Handwritten thank-you notes matter, as they are relatively rare, making a candidate stand out.  They’re also are more tangible than email.  We review the thank you note in addition to the standard resume and cover letter.  The person to whom the thank-you note is directed is significant as well.  I’ve had several candidates send a thank-you note not just to me, but also to my assistant.  Quite frankly, the note to the assistant carries more weight than the note to me or other attorneys who interviewed the candidate.

Anonymous Partner, AmLaw 75 (Los Angeles):

Thank you notes probably don’t matter that much. Email is probably better than a note, though. It gives the recipient (me) an opportunity to respond, and sometimes I do, which is a good thing for the applicant. I never respond to a note.

From the Hiring Partners Tell All Series

  • OCI Hiring Partners Tell All. Catching an applicant in a lie, favorite interview questions, and what you wish you knew then that you only know now.
  • OCI Hiring Partners Tell All: Part 2. Hiring partners’ worst interviews, including dealing with cocky name-droppers, admitting to sexism in an interview, and what to do if you bomb the interview in the first five minutes.
  • OCI Hiring Partners Tell All: Part 3. Manners and looks. As in, do good looks actually matter? And is the handwritten thank-you note a relic of the 1990′s?
Bitter Staff is a collection of current and former editors, contributors, and various other lawyers who have written for Bitter Lawyer over the years. Posts include interviews, contests, and other general lawyerly and bitter content.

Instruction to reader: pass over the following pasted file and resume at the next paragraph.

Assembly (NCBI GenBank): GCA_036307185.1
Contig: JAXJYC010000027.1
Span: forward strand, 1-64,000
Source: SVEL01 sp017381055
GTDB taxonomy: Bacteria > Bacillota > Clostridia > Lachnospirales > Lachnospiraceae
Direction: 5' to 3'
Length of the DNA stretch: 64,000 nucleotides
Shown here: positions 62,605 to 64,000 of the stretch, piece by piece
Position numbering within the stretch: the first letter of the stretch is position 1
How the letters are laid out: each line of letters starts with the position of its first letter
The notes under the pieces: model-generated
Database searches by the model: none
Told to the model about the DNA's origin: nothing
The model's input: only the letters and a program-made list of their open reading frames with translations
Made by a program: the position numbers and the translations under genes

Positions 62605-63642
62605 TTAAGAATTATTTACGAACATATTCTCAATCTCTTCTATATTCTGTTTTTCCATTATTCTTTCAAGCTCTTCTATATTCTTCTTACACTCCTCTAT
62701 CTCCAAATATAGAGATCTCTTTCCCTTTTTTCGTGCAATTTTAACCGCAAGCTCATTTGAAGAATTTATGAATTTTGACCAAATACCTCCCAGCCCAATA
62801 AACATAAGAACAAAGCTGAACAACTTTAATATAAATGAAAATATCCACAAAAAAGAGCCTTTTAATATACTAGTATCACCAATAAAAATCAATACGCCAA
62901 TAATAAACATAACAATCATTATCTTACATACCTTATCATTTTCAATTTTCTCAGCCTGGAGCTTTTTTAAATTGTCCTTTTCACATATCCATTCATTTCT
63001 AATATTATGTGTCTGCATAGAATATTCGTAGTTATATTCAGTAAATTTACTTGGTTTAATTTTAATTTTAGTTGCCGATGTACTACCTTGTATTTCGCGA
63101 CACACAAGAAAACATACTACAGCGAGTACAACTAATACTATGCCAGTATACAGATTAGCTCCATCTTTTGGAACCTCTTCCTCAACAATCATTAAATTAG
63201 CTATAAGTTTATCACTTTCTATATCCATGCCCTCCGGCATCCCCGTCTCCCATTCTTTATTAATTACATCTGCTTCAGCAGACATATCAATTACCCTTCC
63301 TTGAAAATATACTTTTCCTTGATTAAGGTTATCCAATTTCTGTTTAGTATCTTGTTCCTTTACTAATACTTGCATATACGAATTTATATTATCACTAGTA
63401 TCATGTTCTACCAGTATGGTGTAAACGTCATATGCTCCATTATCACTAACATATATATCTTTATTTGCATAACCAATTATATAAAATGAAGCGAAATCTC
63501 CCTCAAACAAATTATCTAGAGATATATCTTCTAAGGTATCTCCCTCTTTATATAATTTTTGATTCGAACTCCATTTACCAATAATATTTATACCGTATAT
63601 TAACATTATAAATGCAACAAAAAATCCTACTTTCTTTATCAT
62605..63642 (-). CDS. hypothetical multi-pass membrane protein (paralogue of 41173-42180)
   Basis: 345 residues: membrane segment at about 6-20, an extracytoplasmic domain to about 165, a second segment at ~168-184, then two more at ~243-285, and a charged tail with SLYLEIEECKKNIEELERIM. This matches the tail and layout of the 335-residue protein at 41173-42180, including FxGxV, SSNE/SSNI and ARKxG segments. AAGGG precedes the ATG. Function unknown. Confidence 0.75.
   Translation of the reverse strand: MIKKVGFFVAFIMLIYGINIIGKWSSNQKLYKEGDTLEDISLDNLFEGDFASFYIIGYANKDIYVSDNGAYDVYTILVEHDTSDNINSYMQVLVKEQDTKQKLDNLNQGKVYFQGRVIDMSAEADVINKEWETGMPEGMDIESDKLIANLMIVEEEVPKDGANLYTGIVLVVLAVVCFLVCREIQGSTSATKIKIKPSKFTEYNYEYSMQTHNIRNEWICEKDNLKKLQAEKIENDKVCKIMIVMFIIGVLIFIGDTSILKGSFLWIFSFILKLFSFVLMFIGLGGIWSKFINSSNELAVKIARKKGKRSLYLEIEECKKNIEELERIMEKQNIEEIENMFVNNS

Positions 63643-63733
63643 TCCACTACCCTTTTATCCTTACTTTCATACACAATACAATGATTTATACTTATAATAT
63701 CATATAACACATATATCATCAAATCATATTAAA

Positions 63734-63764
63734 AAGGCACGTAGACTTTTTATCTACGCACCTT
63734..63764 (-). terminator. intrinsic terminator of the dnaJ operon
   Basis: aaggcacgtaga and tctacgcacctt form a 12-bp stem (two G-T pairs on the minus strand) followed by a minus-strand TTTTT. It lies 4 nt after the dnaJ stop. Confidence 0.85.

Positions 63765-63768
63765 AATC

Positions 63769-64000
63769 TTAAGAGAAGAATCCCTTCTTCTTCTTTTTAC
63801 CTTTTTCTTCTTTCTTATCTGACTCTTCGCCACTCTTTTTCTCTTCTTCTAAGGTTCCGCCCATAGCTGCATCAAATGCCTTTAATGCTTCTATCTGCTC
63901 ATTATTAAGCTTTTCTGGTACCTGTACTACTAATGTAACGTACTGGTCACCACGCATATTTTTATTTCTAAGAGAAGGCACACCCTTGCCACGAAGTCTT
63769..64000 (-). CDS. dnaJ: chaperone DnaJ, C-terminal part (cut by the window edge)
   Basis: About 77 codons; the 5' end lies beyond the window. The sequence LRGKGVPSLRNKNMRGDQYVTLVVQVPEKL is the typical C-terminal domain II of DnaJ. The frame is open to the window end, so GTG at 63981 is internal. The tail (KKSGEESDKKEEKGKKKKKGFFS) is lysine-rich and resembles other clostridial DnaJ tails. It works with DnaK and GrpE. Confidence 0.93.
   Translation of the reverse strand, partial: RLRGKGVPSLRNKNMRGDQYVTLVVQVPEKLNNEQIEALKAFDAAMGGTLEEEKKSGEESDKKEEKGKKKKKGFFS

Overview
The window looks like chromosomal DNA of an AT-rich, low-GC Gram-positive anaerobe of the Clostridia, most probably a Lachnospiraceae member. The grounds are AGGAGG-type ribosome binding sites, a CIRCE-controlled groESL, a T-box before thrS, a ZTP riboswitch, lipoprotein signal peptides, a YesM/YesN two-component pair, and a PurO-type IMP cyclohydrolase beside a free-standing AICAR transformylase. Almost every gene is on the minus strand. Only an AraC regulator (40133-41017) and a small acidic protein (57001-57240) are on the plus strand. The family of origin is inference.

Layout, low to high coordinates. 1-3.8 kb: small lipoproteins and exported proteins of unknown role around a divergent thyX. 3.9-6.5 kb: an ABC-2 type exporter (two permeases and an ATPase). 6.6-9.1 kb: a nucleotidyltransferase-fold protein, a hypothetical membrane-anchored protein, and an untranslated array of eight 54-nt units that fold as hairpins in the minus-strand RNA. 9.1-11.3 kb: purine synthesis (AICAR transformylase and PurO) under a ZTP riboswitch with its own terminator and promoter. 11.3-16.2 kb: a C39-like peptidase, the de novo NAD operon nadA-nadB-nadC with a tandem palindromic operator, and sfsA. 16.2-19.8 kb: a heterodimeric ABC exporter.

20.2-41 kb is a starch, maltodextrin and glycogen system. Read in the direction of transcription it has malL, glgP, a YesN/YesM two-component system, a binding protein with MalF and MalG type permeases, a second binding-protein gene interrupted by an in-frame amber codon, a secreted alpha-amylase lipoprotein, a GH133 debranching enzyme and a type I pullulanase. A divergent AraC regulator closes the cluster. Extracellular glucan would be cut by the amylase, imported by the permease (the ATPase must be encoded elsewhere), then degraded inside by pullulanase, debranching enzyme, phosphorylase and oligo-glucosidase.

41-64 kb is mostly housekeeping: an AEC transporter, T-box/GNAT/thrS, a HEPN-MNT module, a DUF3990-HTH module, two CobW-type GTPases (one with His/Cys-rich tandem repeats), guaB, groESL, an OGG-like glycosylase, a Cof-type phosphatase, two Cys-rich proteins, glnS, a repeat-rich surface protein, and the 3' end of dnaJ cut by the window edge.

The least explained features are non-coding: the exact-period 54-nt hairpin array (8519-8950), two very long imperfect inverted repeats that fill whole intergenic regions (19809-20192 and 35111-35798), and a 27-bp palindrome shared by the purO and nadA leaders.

19 Comments

  1. Craig

    September 18, 2009 at 7:04 am

    The most interesting article of the series.  I have very strong feelings on thank you notes (half jokingly, but not really); they are useless and a waste of everyone’s time.  If I don’t get a job offer because I didn’t write a thank you note, then so be it.  If they are the type of person who makes hiring decisions based on thank you notes, I would have probably hated working for them anyway.  Those types of fake pleasantries really get to me.  Also, looks undoubtedly make a difference.

  2. BL1Y

    September 18, 2009 at 7:43 am

    Craig, there’s usually no one thing that is the basis for hiring someone (unless it’s someone’s kid).  It’s a product of a lot of things.  Will anyone make a hiring decision based just on your 1L summer job?  Of course not, but that doesn’t mean they shouldn’t consider it.

  3. BL1Y

    September 18, 2009 at 7:48 am

    PS: I asked Nina Garcia about how to dress for interviews.  She said to dress conservatively and professionally, but that it’s a good idea to wear one item that’s more personal and speaks to your personality.  Much easier for women who have a lot more options for accessories.

  4. Nihilista

    September 18, 2009 at 7:56 am

    My experience with Thank You Notes:  I was one of 3 final candidates being considered for a federal clerkship, which I actually was chosen as the clerk.  I asked my judge what was the factor that tip your decision to hiring me.  He said it was the Thank You note, because I was the only one of the 3 finalist to send a hand written note and he liked what I wrote.  So, I don’t think they are useless.  If anything, Thank You notes will be a factor in your favor, especially if the other candidates didn’t send one.

  5. Brett

    September 18, 2009 at 8:42 am

    I’ve always been a fan of hand written thank you notes.  Of course, I’m also REALLY old fashioned.  I get annoyed when my male employees don’t open doors for the female employees.  I would have to say that if the person interviewing you graduated from law school within 10 years of your birth; it’s a safe bet to send them a thank you note.  If a candidate for an interview had ever sent a note to my secretary; that would have gotten him/her the job hands down.

  6. BL1Y

    September 18, 2009 at 8:51 am

    Just what do you thank the secretary for?